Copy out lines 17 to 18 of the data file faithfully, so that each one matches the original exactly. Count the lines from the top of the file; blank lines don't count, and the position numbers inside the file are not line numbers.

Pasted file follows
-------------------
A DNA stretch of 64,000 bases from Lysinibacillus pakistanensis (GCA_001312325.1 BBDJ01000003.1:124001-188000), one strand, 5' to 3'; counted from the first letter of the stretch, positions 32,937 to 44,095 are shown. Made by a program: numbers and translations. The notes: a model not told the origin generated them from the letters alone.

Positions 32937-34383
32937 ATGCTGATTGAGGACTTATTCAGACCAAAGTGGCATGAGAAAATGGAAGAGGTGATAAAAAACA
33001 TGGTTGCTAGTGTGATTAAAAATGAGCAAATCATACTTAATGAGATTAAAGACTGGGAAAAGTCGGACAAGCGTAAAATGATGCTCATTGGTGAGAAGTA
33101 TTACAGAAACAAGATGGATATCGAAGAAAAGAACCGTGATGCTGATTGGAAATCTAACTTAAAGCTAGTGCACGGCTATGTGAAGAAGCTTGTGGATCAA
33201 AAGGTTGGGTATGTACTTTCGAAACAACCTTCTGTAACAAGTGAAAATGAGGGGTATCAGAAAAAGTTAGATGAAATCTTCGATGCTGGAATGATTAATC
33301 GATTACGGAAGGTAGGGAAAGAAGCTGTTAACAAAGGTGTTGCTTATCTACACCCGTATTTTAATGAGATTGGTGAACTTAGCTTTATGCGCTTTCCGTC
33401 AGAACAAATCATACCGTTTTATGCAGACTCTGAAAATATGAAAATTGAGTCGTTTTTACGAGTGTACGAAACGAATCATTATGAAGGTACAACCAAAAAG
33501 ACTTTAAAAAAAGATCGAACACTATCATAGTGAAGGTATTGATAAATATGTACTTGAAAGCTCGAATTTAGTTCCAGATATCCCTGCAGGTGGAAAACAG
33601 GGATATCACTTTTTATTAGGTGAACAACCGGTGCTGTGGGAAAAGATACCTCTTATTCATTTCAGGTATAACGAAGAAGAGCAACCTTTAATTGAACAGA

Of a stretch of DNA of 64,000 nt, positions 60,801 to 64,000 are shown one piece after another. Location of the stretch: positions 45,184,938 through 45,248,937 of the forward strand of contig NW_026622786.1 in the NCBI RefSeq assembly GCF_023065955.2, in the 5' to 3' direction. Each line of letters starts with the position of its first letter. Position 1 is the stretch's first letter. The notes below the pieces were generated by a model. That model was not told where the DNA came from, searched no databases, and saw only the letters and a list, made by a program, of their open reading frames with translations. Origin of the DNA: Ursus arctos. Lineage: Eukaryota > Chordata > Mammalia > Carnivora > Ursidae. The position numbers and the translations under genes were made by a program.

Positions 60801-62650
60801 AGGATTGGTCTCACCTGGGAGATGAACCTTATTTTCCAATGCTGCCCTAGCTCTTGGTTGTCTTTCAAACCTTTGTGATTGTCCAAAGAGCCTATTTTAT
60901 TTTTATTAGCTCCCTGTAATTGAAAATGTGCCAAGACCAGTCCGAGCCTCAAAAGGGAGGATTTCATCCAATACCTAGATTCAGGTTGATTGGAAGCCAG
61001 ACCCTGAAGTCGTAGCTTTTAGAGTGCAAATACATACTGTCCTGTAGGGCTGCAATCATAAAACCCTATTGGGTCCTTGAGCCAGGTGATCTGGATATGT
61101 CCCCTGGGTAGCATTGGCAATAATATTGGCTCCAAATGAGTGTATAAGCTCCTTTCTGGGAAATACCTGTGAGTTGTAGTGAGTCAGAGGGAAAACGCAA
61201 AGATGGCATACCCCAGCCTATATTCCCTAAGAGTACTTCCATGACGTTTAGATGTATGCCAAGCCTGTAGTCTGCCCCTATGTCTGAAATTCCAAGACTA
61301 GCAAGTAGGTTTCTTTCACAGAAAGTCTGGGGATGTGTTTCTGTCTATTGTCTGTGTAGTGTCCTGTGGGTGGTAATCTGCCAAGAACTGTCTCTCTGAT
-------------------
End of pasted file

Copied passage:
61201 AGATGGCATACCCCAGCCTATATTCCCTAAGAGTACTTCCATGACGTTTAGATGTATGCCAAGCCTGTAGTCTGCCCCTATGTCTGAAATTCCAAGACTA
61301 GCAAGTAGGTTTCTTTCACAGAAAGTCTGGGGATGTGTTTCTGTCTATTGTCTGTGTAGTGTCCTGTGGGTGGTAATCTGCCAAGAACTGTCTCTCTGAT